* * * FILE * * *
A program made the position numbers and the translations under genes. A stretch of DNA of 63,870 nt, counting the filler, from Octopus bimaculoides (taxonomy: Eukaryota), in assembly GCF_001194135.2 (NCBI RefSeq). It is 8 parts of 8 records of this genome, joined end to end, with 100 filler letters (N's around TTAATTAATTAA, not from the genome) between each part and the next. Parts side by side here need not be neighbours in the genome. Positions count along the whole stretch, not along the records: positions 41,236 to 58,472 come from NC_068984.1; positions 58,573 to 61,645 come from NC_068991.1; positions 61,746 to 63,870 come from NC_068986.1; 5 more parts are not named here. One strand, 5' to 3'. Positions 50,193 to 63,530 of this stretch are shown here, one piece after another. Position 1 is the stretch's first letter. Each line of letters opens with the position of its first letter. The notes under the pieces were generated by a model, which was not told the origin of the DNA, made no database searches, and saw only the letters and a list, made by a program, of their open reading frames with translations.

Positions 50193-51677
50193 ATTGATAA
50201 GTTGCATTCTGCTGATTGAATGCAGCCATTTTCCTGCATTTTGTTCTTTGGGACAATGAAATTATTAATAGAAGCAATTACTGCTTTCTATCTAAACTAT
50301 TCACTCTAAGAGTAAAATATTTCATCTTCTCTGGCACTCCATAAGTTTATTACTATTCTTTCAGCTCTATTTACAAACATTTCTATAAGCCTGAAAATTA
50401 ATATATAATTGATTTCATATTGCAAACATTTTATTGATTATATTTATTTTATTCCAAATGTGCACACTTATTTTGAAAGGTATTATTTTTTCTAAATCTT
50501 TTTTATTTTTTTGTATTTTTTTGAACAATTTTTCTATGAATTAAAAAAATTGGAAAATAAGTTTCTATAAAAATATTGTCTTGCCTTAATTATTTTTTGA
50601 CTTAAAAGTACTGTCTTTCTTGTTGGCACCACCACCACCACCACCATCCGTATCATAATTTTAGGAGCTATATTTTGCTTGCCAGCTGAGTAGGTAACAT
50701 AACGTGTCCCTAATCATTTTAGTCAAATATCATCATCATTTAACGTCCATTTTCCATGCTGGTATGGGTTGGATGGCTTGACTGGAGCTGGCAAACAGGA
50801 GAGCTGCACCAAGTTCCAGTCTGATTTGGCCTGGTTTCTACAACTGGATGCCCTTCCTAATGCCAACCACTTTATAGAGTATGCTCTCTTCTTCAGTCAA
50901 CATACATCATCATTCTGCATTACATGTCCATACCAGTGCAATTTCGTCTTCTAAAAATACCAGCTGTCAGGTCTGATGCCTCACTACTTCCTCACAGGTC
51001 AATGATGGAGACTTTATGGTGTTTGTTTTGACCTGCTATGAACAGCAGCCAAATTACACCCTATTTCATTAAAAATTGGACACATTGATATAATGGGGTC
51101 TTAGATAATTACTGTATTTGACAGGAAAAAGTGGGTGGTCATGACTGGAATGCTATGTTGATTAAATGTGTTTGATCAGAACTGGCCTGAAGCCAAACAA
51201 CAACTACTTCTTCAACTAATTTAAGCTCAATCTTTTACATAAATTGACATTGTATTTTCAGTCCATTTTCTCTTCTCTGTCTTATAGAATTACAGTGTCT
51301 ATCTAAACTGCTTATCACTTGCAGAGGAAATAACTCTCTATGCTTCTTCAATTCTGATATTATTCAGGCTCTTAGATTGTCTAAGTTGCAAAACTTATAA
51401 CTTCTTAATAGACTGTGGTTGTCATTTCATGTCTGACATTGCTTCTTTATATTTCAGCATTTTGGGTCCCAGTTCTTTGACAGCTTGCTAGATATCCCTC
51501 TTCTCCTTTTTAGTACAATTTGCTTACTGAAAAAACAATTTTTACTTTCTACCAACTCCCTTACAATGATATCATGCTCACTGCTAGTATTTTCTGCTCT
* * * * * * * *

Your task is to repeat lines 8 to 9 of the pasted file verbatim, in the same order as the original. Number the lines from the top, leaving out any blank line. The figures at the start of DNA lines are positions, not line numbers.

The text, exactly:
50601 CTTAAAAGTACTGTCTTTCTTGTTGGCACCACCACCACCACCACCATCCGTATCATAATTTTAGGAGCTATATTTTGCTTGCCAGCTGAGTAGGTAACAT
50701 AACGTGTCCCTAATCATTTTAGTCAAATATCATCATCATTTAACGTCCATTTTCCATGCTGGTATGGGTTGGATGGCTTGACTGGAGCTGGCAAACAGGA